Like electricity and water, you can seek a path of least resistance. When your dream client refuses your request for a meeting, you can put them on a calendar, call them quarterly, and seek and easier path. There are plenty of people who will be receptive, but you can’t create massive value for them, and that means they can’t massively value you or what you do. They might buy from you, but they will buy like you are a commodity.

The path of most resistance is a more difficult path to take.

First you have to fight your internal resistance and your desire to find an easier path.

You have to expend far more energy nurturing your dream clients and becoming known as a value creator than you would if you called on lesser prospects. The path of most resistance requires that you build a prospecting campaign and pursue different contacts at different levels within your dream client’s company until you find some opening, someone who is receptive to you.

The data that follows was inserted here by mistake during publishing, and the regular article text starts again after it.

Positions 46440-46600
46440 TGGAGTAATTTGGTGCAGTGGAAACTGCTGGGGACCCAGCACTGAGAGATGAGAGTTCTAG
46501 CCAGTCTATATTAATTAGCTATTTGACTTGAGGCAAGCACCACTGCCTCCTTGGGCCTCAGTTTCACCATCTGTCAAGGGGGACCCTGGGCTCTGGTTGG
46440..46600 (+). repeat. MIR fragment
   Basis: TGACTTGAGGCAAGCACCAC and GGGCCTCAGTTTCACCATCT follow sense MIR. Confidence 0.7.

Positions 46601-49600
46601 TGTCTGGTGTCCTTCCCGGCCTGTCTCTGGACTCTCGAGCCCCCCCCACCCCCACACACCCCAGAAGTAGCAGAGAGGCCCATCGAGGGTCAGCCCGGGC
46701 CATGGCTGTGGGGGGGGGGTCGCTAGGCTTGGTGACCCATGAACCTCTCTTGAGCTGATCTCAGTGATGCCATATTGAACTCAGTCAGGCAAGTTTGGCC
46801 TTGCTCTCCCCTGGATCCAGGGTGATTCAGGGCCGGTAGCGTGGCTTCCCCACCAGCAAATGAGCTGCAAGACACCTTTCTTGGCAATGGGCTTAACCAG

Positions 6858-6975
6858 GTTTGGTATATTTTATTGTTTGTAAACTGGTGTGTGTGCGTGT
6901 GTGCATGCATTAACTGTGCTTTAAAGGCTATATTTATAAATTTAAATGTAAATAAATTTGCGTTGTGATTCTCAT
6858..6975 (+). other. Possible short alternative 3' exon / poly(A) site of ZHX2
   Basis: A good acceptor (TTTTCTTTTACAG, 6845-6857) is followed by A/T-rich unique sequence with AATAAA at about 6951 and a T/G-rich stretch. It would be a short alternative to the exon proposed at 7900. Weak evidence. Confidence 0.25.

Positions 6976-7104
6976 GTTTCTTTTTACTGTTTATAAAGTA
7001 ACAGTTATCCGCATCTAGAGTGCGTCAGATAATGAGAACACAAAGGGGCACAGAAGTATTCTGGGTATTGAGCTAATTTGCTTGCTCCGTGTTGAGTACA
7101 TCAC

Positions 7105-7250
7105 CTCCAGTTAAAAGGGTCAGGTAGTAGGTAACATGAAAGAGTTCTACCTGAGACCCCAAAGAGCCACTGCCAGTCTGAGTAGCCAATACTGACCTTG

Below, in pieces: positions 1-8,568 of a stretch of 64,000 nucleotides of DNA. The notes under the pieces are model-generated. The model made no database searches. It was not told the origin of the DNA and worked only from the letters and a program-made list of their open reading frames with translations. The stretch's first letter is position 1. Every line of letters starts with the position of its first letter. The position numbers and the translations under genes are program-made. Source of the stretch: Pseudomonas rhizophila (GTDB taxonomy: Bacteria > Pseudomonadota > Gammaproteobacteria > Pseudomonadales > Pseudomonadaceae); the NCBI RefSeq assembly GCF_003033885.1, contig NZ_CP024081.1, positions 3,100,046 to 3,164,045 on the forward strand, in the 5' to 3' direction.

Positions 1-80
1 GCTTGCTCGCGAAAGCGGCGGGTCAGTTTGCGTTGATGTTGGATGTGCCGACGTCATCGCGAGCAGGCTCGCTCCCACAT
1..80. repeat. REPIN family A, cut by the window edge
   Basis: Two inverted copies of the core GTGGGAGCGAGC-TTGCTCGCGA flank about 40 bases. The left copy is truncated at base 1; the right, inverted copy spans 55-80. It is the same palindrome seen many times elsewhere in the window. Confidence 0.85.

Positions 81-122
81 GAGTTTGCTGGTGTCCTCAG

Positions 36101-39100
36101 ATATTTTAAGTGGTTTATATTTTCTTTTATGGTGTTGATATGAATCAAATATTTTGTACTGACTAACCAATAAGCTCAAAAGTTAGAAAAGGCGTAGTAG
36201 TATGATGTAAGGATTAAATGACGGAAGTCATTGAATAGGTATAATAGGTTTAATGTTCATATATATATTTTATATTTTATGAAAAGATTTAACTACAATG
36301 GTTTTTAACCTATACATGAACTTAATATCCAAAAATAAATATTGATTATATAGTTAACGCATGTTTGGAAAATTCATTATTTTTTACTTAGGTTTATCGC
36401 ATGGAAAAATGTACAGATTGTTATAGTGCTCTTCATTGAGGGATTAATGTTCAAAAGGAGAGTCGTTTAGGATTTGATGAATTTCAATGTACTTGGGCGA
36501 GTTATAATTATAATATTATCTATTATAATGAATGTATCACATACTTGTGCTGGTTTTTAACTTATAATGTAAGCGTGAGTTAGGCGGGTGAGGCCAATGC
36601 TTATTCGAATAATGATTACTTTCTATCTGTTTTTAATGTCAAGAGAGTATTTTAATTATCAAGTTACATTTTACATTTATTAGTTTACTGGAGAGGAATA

The path of most resistance is more difficult. But you will likely be one of very few willing to pursue that path when most others will simply give up, give in, and go home.

Go where others fear to tread. Do what others dare not. Take the more difficult path.

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Right Now http://thesalesblog.com/blog/2014/04/15/right-now/ http://thesalesblog.com/blog/2014/04/15/right-now/#respond Wed, 16 Apr 2014 01:31:11 +0000 http://thesalesblog.com/?p=45794 Right Now is a post from: The Sales Blog | S. Anthony Iannarino